Mobile’s largest home service repair company and its owner were stripped of their heating, ventilation and air conditioning (HVAC) credentials in September after state inspectors uncovered a bevy of regulatory violations in work done at residential homes.
Known for its wrapped trucks and signature cartoon repairman, C&P Hansen Heating and Air was founded in 2006 by owner Chadrick Setchell and has grown to service residential and commercial accounts in Mobile and Baldwin counties and the Mississippi coast. The company has also expanded over the years to provide electrical and plumbing work.
According to interviews with various business blogs, Setchell has 30 years in the HVAC industry and began Hansen with one white truck and $100 in his pocket. As recently as February, he interviewed with a video blog and indicated Hansen was generating “$50 million a year.”
But on Sept. 15, the 12-member Alabama Board of Heating, Air Conditioning and Refrigeration Contractors voted unanimously to revoke both Hansen and Setchell of their HVAC licenses, citing numerous service standard violations and severe infractions, which were discovered during a string of investigations into complaints from customers during 2020.
However, despite the action, Hansen’s services have been able to continue without a hiccup over the last two months as ownership and structural changes were made to the company. A day prior to being slapped with the penalty (Sept. 14), Air Pros USA, based out of Fort Lauderdale, Florida, announced it had bought-out Hansen’s air conditioning service branch and the company’s HVAC license is now registered under another employee’s name.
According to a press release by Air Pros, the terms of the acquisition allow Hansen to continue to operate under its brand name and retain Setchell in leadership as the head of Air Pros’ Gulf Coast operations.
Air Pros said the acquisition expands the company to a seven-state enterprise and doubles its footprint, providing the company with an additional 350 vehicles, 500 technicians and staff, and a customer base of more than 100,000.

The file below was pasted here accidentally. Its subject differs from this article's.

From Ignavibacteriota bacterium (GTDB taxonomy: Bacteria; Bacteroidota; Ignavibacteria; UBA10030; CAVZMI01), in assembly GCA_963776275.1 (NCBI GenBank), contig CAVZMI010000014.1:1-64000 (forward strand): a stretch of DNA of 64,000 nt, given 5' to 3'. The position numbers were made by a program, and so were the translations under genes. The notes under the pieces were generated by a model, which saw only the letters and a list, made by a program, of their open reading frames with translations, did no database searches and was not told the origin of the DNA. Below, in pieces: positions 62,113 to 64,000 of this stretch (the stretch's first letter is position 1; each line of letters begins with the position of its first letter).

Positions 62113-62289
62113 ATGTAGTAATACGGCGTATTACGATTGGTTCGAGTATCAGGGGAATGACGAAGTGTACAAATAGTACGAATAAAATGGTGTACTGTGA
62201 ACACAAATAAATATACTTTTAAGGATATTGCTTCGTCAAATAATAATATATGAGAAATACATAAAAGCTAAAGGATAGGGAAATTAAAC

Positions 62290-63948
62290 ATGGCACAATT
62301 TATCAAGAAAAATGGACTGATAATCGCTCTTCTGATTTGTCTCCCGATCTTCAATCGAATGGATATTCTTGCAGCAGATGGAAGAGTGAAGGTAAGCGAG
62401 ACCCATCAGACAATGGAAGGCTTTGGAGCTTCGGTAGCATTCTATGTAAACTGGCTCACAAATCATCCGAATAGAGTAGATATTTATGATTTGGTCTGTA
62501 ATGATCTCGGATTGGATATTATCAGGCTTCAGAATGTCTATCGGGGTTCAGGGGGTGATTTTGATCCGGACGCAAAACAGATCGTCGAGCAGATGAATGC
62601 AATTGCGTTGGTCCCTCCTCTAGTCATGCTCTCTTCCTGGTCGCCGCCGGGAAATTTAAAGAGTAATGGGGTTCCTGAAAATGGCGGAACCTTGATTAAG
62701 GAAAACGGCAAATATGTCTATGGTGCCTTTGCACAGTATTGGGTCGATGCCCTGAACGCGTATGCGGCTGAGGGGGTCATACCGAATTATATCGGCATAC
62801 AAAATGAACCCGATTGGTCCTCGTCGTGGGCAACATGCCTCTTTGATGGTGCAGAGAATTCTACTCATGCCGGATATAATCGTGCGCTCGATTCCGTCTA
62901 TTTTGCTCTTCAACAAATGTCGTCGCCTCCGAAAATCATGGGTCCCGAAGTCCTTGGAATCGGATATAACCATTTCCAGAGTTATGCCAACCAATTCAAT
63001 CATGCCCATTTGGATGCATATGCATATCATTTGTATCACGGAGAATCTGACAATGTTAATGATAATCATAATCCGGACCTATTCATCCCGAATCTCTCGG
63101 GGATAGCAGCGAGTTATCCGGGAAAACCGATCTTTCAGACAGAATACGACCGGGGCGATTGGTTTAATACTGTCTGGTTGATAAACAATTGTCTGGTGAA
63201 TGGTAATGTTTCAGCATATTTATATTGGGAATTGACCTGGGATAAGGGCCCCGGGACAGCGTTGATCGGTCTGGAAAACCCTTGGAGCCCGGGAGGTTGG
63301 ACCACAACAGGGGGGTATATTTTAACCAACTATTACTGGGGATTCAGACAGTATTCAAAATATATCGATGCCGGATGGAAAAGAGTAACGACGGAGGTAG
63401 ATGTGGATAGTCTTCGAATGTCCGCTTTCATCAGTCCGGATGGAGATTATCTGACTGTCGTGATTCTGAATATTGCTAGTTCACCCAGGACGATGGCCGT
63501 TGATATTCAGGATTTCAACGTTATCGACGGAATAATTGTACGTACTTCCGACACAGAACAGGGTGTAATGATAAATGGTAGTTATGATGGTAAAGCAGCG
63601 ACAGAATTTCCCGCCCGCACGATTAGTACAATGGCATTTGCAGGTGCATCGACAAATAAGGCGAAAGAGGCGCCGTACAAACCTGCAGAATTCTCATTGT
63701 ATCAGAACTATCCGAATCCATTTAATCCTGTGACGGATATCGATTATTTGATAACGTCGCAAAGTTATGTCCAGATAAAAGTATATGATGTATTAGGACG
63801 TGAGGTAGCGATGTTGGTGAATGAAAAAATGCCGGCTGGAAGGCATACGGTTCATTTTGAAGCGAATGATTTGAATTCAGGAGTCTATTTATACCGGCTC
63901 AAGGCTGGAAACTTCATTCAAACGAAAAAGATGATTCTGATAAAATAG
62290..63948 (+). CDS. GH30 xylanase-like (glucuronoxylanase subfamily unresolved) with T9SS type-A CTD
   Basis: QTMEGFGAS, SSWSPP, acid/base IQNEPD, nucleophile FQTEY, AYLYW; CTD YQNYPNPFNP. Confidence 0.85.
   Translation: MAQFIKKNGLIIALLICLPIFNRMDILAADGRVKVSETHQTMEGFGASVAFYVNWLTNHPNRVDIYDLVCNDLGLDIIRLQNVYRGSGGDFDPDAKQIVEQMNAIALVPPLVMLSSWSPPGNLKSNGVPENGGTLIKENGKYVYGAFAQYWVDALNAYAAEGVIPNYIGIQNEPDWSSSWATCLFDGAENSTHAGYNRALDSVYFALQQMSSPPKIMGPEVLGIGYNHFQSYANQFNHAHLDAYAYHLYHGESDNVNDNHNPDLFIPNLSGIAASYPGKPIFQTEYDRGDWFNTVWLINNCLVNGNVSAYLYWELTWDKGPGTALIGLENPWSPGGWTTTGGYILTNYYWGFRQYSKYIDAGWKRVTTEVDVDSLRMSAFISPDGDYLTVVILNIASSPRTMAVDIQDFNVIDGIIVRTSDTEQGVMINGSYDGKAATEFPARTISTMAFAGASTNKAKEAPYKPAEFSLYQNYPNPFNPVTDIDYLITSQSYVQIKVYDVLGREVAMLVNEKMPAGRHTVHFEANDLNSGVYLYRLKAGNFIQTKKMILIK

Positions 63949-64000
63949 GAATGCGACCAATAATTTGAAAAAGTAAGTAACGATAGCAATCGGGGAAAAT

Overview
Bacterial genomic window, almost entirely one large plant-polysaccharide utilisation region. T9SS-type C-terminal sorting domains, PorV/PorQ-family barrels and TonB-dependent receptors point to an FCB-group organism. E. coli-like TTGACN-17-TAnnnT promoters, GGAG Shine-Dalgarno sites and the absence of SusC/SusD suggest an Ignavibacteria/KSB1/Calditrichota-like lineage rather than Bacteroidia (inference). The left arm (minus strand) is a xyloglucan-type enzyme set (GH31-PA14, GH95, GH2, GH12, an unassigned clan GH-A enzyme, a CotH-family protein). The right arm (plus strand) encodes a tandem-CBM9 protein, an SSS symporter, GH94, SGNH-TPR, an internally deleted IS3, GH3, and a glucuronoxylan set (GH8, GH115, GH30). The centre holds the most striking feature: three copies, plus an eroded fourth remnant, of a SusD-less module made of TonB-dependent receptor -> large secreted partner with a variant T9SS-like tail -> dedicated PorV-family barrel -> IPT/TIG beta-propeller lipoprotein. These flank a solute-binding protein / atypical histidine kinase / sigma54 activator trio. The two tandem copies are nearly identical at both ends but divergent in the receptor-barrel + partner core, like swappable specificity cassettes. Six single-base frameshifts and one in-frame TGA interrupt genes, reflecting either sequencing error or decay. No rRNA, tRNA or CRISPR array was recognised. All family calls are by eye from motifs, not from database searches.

“Hansen’s strong market presence and positive reputation along the Gulf Coast made them a perfect fit to join the Air Pros family as we continue to expand and acquire additional HVAC companies across the U.S.,” Anthony Perera, founder of Air Pros USA said. “They are well run and we see even greater growth opportunities for Hansen as we apply our technology to increase their efficiency and value to both customers and employees.”
Perera added, “We are excited that Chad will stay on to run our Gulf Coast operations, and that we will be adding Hansen’s many talented technicians and staff to our platform. We love how Hansen Air refers to them as ‘Super Techs’ as that’s how we see them as well.”
Setchell said he was thrilled to have Hansen join the Air Pros family and is looking forward to continuing to grow the business in the region.
“Air Pros has quickly earned a fantastic reputation for innovation, hard work and providing each customer with quality services and lasting results,” Setchell said. “We knew Air Pros would be a great fit as they share the same goals and culture regarding how they care for their customers, and in how they demonstrate their respect toward employees in helping them grow professionally and personally.”
State business license records show the company was reformed as “Hansen Air Pros” in Delaware in November 2020 and qualified for operation on Aug. 26, 2021. Its principal address is listed as Hollywood, Florida.